This year I am really trying to actively learn about and get involved in farming as much as I can, and as part of this goal I attended the Oregon Small Farm Conference on the 22nd of last month. I have been meaning to go the last couple years, but something always seems to come up to prevent me from going. This year, however, I made the extra effort and was able to go, and I am so glad that I did.
The day started by listening to keynote speaker Michael Ableman, who is a well known farmer, author, and sustainable agriculture advocate. I thoroughly enjoyed listening to him talk about his experiences running an organic orchard on a commune as a young man, as well as his work on his current farm, Foxglove Farm, his urban farming project in Vancouver B.C., Sole Food, and his beliefs about how the food and farming systems should be organized. I was enthralled with his speech, hanging onto his every word, and I probably could have listened to him all day. I think it was hard for me to comprehend though that there were actually people out there who thought so similarly to me and had so many of the same basic beliefs.
The rest of the day consisted of three different sessions (and a very tasty locally grown and catered lunch), during which you could learn about different farming-related topics of your choosing and ask questions. My first session was on the topic of community food systems, and centered around the importance small farms play in changing the way the food system is set up, supporting local economic growth, and in making healthy, fresh food more accessible to everyone. This topic coincided with the topic of my second session, selling directly to SNAP (supplemental nutrition assistance program) recipients, and I found their suggestions and ideas very useful, and many times rather creative. For instance, doubling the amount of produce that can be purchased with SNAP benefits (ex: $10 worth of produce with $5 worth of SNAP funds), and covering the difference with money collected from fundraisers, such as a "pie walk" at the farmers' market.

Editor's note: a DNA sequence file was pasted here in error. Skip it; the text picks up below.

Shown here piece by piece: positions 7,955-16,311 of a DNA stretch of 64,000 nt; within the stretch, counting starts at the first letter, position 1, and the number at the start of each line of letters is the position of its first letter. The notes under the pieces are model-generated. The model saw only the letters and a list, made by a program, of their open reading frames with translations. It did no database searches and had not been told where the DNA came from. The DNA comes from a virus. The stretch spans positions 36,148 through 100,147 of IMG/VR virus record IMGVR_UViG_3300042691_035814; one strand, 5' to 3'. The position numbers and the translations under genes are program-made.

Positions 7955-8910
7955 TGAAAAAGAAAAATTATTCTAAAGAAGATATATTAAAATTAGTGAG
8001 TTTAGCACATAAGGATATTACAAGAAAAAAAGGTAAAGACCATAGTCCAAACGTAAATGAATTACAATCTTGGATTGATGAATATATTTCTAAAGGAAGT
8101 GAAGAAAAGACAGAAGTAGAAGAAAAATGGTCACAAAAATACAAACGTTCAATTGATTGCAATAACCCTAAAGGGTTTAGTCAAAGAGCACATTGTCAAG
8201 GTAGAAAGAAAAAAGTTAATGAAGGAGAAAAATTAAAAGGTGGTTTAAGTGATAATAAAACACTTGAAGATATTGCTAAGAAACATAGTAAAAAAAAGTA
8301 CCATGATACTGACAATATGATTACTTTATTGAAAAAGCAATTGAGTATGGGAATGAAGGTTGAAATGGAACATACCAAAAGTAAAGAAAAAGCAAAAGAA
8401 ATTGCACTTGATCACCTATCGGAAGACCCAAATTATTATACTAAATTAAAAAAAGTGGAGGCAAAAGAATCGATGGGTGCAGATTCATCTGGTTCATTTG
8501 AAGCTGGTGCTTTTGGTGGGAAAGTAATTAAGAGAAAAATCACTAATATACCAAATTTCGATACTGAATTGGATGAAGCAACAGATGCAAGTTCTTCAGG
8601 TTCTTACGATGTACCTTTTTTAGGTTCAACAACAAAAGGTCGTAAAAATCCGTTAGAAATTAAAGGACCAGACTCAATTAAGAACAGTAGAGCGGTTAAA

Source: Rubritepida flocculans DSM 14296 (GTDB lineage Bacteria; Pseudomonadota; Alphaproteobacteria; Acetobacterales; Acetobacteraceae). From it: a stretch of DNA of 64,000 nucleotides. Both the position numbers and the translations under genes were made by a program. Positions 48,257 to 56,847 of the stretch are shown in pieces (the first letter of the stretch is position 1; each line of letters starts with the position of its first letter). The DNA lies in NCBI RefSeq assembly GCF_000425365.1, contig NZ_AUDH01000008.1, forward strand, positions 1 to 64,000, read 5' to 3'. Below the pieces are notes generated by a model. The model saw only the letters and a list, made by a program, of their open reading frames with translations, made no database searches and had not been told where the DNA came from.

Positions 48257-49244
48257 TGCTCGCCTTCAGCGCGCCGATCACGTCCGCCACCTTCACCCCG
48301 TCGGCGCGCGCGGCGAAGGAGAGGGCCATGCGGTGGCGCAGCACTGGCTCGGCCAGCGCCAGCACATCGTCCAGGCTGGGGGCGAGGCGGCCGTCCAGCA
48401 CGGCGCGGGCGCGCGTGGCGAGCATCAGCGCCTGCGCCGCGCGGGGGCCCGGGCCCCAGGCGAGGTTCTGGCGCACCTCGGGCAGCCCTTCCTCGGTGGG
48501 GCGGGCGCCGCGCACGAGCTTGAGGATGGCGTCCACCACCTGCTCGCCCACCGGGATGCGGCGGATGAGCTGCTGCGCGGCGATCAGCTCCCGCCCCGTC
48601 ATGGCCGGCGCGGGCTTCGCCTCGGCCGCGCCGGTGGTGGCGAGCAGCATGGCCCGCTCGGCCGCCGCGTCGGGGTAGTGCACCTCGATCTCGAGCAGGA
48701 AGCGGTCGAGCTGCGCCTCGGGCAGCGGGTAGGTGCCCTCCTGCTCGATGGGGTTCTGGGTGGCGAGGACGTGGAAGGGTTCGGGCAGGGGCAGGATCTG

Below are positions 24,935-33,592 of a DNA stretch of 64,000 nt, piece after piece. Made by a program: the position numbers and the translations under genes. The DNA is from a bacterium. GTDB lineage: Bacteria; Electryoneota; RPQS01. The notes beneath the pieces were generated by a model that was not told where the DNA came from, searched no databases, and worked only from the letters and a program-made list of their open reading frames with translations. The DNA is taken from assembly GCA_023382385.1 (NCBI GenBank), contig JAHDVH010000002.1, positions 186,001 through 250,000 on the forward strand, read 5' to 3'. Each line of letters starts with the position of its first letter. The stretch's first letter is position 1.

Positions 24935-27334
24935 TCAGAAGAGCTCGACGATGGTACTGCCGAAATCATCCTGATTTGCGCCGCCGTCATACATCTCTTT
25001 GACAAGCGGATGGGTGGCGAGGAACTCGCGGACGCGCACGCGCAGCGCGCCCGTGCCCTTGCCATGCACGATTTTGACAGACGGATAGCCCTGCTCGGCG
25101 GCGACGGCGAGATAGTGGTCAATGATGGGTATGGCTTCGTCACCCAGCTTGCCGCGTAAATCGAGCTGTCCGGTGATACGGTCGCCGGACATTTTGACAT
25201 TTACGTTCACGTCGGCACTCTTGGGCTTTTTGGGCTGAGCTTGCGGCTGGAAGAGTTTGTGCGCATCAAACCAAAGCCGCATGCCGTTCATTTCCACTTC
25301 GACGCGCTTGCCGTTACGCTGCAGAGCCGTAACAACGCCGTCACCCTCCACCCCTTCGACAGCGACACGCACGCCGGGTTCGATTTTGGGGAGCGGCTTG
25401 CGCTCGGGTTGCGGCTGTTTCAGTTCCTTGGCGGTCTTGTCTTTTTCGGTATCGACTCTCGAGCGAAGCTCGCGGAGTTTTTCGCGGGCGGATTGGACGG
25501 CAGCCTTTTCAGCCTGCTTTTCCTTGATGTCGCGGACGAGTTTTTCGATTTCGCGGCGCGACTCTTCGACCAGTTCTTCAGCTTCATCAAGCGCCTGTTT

The third session I attended was on using draft animals in farming, mostly horses, which I very much enjoyed listening to, and through this I was able to finally get contacts of people who are experienced in using draft horses and offer training. I plan on focusing on draft power, as opposed to tractor power, when I finally get my farm going, and I have been trying to find someone who will train me in working with them, so this was definitely a highlight of my day.
The day ended with a capnote session made up of a panel of four farmers, including Michael Ableman, who answered questions and talked about profitability on the farm. I definitely was able to get some great information throughout the day, that I will actually be able to use on my journey to starting my own farm, and I also was able to get some good contacts for internships and training. Most importantly though, I was able to spend the day among people who were equally as passionate about this way of life as I am, and it greatly motivated me to work more actively towards my goals.